By Davion Smith, BVI News Staff
The BVI Airports Authority (BVIAA) has said some $600,000 worth of preparations were being made at the Terrance B Lettsome International Airport in anticipation of BVI Airways, which was supposed to commence flights between the BVI and Miami more than a year ago.
Since the airline reportedly jetted off with 7.2 million of taxpayer dollars without fulfilling its obligation to the BVI, preparations were not fully carried out at the airport.
But, up to the time of BVI Airways’ controversial departure, the BVIAA had assigned space at the airport for the airline, hired some 12 additional staff to airport security and fire services, and purchased a $100,000 ‘security machine’ in anticipation of the airline.
However, Managing Director for the BVIAA Denniston Fraser said his organisation has had to repurpose those preparations.
For example, Fraser said the room assigned to BVI Airways is now being used as an operations room because the operations room used previously was damaged during the hurricanes.
BVIAA trying to keep extra staff
While addressing the Standing Finance Committee recently, the BVIAA boss also said airport counters assigned to BVI Airways will be given to another airline that is expected to commence service in the territory.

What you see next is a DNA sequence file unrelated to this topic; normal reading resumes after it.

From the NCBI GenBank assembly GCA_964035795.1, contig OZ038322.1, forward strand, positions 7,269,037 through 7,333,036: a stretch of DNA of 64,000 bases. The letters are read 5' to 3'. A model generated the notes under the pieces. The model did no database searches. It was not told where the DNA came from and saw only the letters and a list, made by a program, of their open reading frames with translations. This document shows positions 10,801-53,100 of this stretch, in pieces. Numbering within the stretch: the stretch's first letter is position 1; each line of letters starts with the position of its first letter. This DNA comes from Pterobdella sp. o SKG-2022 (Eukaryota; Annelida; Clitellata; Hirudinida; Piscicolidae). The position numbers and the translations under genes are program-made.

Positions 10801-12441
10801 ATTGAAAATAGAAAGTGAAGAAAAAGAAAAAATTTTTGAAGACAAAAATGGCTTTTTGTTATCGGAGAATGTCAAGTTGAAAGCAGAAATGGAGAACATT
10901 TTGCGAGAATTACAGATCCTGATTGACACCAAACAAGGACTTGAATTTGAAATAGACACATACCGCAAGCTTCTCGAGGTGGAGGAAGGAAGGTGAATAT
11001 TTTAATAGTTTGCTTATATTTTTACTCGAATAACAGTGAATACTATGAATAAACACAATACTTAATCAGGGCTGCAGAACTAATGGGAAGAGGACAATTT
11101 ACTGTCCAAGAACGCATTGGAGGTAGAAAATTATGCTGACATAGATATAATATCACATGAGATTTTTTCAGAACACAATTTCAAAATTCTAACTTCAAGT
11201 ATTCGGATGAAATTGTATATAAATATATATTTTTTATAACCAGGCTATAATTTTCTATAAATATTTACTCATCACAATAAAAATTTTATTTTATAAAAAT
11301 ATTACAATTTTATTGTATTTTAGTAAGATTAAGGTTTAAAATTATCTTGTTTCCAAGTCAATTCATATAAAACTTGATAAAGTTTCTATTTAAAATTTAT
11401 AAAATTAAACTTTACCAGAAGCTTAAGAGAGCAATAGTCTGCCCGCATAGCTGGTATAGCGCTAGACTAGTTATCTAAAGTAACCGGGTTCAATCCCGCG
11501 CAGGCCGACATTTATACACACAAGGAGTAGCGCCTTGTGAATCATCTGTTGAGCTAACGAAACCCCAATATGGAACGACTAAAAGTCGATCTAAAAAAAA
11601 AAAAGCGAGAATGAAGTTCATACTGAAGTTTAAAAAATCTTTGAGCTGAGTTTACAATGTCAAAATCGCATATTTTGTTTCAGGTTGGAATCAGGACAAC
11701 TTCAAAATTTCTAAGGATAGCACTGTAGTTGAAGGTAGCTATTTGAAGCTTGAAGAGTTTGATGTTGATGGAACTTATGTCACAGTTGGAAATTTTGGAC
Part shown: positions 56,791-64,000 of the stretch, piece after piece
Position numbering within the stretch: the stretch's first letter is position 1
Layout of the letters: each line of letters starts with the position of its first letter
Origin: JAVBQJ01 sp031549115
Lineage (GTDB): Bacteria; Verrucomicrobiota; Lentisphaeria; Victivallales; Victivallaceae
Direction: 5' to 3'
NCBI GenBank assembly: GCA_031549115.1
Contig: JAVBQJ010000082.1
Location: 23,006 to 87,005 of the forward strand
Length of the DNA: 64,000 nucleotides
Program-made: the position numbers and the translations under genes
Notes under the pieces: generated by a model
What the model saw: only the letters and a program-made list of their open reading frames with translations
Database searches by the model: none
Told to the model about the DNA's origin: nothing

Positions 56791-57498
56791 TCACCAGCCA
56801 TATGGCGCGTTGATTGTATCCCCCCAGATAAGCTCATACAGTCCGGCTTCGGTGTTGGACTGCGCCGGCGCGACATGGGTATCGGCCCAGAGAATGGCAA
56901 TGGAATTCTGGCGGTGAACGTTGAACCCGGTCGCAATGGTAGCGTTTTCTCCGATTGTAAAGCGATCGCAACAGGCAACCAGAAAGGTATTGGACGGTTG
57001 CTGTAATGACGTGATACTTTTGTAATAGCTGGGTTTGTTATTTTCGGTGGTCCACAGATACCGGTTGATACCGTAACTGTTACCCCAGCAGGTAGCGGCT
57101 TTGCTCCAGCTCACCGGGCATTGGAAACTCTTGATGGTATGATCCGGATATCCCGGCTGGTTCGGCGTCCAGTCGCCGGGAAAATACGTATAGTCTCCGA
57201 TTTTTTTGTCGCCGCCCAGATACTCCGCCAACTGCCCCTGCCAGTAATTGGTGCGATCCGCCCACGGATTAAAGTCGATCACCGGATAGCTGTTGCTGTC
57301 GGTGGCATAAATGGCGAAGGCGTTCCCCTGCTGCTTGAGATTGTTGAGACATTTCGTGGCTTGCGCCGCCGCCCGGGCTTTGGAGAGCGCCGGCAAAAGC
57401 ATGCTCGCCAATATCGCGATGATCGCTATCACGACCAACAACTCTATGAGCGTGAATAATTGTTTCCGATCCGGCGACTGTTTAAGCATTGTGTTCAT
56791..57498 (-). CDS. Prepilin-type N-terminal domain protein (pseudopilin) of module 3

He further told the Committee he did not know how much of the $600,000 has been spent so far because the remaining funds are being used to pay the additional airport staff hired in anticipation of BVI Airways.
Fraser said the BVIAA is trying to ‘maintain’ the additional security officers, especially since ‘a few’ others had resigned after the 2017 hurricanes.
According to the 2018 report on the deliberations of the Standing Finance Committee, “the Authority is compelled to keep the ones (additional staff) based on the projected passengers for the new airline”.
The BVI Airways saga
Since receiving public funds from the National Democratic Party government to commence nonstop BVI-Miami flights, the airline has missed all its promised commencement dates.
It then laid off its staff; claiming it needed more money to fly.
Premier Dr D Orlando Smith said his government has filed a ‘notice of breach’ to the airline and is now “considering the next step”.
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